Its recent 1H 2024 earnings report revealed lower-than-expected earnings per share (EPS), down to 11p from 19p. It also reported decreases in both net income and profit margins compared to 1H 2023. (To combat this, it plans to buy back £100mln of shares).

But I believe the escalating conflicts in Ukraine and the Middle East will increase demand for QinetiQ’s products in 2024 – and I’m not alone. Even after five years of consistent growth that saw a 20% share price increase, analysts estimate QinetiQ shares are still undervalued by almost 45%. 

Combine this with a low price-to-earnings (P/E) ratio of 19.3 times, and I expect QinetiQ will see growth in 2024.

Mark David Hartley owns shares in QinetiQ.

Primary Health Propeties

What it does: Primary Health Properties is a real estate investment trust that owns health centres in the UK and Ireland.

By Stephen Wright. I’ve been buying shares in Primary Health Properties (LSE:PHP), a FTSE 250 real estate investment trust (REIT). The immediate reason is simple – the stock has been going down.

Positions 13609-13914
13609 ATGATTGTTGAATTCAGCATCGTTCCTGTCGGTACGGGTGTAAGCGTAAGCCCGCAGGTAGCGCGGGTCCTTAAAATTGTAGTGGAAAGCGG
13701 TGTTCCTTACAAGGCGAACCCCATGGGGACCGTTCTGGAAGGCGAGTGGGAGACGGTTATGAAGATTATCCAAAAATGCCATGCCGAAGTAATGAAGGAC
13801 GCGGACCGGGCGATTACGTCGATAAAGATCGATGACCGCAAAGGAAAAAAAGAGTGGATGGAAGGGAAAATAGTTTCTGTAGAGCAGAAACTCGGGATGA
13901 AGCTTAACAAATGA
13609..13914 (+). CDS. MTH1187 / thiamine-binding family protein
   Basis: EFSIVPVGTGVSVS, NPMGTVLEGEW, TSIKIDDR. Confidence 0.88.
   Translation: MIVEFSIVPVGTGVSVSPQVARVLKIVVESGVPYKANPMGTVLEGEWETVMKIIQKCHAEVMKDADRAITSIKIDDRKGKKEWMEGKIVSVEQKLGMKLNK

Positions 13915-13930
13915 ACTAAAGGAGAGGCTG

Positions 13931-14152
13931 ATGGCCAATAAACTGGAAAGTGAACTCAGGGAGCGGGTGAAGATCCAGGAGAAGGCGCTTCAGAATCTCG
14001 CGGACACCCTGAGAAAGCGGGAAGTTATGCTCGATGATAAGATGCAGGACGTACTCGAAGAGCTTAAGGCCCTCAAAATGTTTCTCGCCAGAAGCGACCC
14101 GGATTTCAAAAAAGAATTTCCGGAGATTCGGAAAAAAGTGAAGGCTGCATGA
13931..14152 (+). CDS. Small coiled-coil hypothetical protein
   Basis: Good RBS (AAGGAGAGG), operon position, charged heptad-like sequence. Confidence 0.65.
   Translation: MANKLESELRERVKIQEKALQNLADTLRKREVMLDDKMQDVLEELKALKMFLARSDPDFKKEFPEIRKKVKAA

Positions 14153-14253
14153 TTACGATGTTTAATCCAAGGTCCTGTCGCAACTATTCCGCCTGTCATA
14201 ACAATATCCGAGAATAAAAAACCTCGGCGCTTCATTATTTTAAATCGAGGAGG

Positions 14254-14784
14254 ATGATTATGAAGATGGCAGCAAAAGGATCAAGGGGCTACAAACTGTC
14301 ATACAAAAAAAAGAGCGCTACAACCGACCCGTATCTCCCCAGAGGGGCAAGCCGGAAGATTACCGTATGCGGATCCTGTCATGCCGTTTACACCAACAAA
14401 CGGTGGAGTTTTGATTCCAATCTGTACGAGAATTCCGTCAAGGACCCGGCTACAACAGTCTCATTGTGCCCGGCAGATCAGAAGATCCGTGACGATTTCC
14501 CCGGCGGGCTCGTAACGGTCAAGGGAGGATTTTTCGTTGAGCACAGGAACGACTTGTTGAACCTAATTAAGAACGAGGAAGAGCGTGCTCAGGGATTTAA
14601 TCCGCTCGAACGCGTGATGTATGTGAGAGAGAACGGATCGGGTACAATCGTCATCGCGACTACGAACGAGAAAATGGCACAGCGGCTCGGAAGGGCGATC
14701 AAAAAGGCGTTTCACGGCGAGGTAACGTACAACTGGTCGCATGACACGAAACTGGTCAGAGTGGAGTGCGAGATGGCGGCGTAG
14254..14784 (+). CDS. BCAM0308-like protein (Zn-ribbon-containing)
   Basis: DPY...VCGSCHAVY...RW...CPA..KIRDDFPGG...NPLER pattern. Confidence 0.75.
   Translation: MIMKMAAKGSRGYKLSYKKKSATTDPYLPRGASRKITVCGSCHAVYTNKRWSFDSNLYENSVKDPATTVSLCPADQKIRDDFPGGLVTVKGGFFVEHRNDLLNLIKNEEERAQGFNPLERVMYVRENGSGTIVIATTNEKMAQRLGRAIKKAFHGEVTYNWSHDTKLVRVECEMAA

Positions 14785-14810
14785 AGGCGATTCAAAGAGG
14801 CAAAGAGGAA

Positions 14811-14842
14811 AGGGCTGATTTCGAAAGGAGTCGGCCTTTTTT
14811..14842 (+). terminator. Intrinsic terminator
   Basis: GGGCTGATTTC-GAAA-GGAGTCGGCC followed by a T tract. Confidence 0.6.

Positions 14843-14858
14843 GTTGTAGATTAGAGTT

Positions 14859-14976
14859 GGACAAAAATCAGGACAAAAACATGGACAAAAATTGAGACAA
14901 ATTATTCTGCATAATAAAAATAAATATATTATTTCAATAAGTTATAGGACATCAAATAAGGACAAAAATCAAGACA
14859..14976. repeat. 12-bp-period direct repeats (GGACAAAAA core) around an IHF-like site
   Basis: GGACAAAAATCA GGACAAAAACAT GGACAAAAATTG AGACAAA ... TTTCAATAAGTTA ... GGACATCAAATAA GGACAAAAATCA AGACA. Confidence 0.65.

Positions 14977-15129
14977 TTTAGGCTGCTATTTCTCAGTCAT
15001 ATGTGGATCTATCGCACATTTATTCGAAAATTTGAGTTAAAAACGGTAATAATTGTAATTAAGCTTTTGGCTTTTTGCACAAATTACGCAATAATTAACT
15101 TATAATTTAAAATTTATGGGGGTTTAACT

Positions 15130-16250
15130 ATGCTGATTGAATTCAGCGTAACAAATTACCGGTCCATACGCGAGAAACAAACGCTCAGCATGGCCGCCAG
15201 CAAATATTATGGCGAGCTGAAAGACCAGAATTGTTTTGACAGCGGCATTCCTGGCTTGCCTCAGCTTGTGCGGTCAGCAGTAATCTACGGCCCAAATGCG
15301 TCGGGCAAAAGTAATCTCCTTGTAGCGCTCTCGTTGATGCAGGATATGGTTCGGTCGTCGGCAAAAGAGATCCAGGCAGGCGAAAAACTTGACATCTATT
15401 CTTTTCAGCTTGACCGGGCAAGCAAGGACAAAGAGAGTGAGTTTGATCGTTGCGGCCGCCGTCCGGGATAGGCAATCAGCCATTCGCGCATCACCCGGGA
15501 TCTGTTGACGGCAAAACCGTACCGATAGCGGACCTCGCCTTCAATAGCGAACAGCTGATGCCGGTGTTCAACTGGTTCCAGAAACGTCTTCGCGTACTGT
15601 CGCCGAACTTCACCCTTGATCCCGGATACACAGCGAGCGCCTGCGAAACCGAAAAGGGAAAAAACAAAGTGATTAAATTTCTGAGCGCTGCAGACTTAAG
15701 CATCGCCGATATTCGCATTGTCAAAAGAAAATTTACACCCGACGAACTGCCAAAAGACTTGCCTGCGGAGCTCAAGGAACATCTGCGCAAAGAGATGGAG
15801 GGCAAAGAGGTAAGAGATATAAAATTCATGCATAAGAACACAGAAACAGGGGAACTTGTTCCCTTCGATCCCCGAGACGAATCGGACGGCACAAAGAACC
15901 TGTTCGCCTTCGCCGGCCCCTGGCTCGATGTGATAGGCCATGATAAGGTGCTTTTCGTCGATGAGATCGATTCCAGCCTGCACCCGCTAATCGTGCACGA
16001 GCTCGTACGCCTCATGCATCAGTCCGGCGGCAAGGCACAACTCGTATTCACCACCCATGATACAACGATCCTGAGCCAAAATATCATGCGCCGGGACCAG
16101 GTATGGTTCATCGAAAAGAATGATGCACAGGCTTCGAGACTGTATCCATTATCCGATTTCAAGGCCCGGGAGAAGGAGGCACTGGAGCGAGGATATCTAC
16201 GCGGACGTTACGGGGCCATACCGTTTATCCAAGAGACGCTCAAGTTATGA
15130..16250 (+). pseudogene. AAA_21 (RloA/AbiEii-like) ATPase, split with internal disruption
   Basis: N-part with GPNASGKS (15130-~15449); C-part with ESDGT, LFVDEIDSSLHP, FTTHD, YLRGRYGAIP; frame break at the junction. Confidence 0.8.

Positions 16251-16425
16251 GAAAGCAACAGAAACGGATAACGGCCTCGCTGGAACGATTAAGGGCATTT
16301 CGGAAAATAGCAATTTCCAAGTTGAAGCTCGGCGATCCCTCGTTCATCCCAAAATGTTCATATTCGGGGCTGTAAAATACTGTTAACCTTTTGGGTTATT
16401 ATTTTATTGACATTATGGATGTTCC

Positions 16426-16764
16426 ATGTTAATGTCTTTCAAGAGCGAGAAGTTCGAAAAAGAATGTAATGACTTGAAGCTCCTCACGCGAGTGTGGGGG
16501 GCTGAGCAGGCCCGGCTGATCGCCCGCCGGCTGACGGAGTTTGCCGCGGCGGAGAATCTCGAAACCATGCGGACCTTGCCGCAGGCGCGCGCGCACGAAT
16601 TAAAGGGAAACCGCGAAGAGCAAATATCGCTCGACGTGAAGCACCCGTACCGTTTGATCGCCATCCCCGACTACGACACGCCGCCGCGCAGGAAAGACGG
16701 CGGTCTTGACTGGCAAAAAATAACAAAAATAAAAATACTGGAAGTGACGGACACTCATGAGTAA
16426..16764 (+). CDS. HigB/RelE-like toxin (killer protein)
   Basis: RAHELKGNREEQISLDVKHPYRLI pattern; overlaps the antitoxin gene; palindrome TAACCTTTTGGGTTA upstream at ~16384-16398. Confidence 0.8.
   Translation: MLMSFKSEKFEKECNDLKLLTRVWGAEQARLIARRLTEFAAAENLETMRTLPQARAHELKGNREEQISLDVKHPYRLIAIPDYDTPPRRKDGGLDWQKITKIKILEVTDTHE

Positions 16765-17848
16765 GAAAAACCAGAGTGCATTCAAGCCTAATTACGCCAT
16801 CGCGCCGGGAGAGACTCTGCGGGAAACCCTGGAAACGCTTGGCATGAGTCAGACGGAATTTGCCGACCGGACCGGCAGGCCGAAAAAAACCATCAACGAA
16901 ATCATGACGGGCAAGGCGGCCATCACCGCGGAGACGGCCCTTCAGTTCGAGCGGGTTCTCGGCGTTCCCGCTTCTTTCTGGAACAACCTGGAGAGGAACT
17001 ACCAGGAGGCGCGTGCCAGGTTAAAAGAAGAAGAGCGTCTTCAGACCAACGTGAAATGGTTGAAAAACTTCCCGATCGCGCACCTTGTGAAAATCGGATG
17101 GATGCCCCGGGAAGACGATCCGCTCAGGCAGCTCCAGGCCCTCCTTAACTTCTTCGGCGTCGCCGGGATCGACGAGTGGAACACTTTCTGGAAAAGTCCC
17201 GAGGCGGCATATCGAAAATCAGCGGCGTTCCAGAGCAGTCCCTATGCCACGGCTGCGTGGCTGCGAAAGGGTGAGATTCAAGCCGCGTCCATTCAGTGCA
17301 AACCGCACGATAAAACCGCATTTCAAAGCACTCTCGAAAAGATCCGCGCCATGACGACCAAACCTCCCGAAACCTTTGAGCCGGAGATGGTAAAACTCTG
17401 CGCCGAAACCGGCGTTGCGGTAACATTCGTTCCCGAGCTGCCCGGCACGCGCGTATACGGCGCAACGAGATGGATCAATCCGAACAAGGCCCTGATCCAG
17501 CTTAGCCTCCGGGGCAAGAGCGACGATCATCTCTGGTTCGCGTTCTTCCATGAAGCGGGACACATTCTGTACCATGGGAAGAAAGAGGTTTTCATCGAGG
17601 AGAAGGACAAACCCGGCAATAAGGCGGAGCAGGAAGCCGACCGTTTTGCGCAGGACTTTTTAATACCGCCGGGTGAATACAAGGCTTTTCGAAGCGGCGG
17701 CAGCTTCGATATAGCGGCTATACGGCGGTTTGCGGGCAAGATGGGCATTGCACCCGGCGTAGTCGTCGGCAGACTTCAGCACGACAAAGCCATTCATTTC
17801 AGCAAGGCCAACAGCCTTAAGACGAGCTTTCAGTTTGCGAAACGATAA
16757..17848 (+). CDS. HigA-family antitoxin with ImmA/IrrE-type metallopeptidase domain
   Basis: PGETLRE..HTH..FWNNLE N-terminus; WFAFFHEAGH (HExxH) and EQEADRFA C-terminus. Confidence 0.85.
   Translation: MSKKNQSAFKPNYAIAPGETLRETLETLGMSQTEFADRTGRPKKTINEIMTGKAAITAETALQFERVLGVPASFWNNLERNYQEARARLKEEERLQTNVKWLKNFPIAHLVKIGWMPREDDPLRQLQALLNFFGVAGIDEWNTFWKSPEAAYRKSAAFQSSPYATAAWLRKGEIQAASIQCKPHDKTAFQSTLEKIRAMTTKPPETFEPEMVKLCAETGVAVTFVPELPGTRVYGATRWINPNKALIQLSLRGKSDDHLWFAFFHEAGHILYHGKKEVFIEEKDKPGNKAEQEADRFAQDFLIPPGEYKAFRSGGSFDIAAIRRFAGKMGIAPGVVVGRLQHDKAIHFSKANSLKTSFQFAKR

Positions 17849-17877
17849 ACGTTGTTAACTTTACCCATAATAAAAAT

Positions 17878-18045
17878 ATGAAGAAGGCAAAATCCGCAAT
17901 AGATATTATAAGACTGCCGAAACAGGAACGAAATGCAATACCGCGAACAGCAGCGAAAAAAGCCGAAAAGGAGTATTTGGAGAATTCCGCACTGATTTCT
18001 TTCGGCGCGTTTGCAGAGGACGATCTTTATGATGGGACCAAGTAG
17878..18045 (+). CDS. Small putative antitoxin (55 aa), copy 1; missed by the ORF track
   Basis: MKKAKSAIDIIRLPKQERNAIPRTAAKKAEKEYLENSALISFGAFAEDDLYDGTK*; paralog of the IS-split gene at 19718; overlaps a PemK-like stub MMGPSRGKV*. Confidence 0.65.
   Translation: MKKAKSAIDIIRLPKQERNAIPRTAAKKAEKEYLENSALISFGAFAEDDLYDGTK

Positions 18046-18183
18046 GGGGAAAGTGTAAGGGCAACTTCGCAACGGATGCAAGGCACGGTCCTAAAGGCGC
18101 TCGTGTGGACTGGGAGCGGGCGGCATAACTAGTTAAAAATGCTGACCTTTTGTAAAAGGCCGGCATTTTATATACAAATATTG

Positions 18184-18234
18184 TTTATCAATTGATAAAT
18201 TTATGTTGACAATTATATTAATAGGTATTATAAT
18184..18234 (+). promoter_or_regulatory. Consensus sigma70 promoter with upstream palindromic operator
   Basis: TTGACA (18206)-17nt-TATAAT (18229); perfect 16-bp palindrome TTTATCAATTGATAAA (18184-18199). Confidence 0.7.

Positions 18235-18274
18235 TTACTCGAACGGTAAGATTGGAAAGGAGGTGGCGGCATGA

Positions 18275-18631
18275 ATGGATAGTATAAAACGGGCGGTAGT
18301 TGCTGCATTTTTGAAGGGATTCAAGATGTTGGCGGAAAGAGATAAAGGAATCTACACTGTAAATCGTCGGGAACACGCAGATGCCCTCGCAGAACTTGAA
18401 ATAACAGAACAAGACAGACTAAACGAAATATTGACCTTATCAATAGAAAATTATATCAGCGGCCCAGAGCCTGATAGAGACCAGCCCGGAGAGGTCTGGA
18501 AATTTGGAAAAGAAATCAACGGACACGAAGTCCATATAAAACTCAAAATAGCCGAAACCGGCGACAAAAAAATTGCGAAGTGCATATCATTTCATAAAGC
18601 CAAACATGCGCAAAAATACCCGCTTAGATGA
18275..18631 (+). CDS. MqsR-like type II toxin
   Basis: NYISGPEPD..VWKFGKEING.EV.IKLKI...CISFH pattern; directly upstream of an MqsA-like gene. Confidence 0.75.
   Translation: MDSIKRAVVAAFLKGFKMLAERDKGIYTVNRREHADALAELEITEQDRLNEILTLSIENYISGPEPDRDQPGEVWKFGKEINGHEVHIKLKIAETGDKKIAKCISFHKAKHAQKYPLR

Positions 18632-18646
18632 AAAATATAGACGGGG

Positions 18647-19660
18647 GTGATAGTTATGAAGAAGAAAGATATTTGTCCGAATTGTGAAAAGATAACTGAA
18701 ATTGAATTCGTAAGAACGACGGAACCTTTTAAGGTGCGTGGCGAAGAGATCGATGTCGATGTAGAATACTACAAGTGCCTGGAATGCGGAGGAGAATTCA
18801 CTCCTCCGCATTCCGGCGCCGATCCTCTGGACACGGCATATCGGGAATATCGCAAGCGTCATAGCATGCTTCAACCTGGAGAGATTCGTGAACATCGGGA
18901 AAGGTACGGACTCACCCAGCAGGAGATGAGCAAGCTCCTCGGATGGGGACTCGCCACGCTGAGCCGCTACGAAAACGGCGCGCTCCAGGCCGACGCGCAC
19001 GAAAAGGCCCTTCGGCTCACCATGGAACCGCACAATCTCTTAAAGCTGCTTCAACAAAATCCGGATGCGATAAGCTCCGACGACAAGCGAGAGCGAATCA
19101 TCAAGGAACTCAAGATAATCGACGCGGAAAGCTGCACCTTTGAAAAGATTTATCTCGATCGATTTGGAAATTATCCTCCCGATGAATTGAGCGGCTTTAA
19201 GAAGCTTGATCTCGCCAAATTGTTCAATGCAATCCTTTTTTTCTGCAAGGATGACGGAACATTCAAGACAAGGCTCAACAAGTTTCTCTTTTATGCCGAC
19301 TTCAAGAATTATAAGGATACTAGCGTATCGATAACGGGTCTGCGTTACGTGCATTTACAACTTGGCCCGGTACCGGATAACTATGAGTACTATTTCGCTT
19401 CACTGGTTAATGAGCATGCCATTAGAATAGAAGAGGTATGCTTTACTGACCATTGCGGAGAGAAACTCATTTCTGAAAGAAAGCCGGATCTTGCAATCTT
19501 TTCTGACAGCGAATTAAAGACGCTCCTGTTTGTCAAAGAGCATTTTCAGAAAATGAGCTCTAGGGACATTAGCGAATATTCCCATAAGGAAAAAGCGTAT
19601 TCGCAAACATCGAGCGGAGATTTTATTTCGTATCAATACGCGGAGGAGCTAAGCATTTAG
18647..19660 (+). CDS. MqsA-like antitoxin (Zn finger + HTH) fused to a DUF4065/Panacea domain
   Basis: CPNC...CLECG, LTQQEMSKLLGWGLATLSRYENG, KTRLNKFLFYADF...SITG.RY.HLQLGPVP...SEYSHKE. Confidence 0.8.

The stock had risen sharply as investors were optimistic about the idea of an imminent cut in interest rates. But things have gone back the other way since then.

Shares in Primary Health Properties have fallen back below £1 and the dividend yield is back above 7%. With a 10-year government bond offering 4%, that looks attractive to me.

In an election year, investors shouldn’t ignore the risk of a change in government causing a shift in NHS spending (which accounts for 89% of PHP’s rent). But I think it’s worth it at today’s prices.

Ultimately, I think the company will be able to maintain its dividend for the foreseeable future. And at today’s prices, the dividend looks attractive to me.

Stephen Wright owns shares in Primary Health Properties.

Ramsdens Holdings

What it does: Ramsdens offers foreign currency exchange, pawnbroking loans and jewellery buying and selling in 162 stores.

By Ben McPoland. I recently topped up my holding in pawnbroker Ramsdens Holdings (LSE: RFX). The share price has struggled in recent months, falling around 20% since the summer. This means the stock is trading on a P/E ratio of 8 with a forward dividend yield of 5.8%.

For the 12 months to the end of September, revenue rose 27% to £83.8m and the company achieved a milestone pre-tax profit of more than £10m. Meanwhile, its active pawnbroking loan book increased by almost 20% to £10.3m. The full-year dividend was lifted by 16%.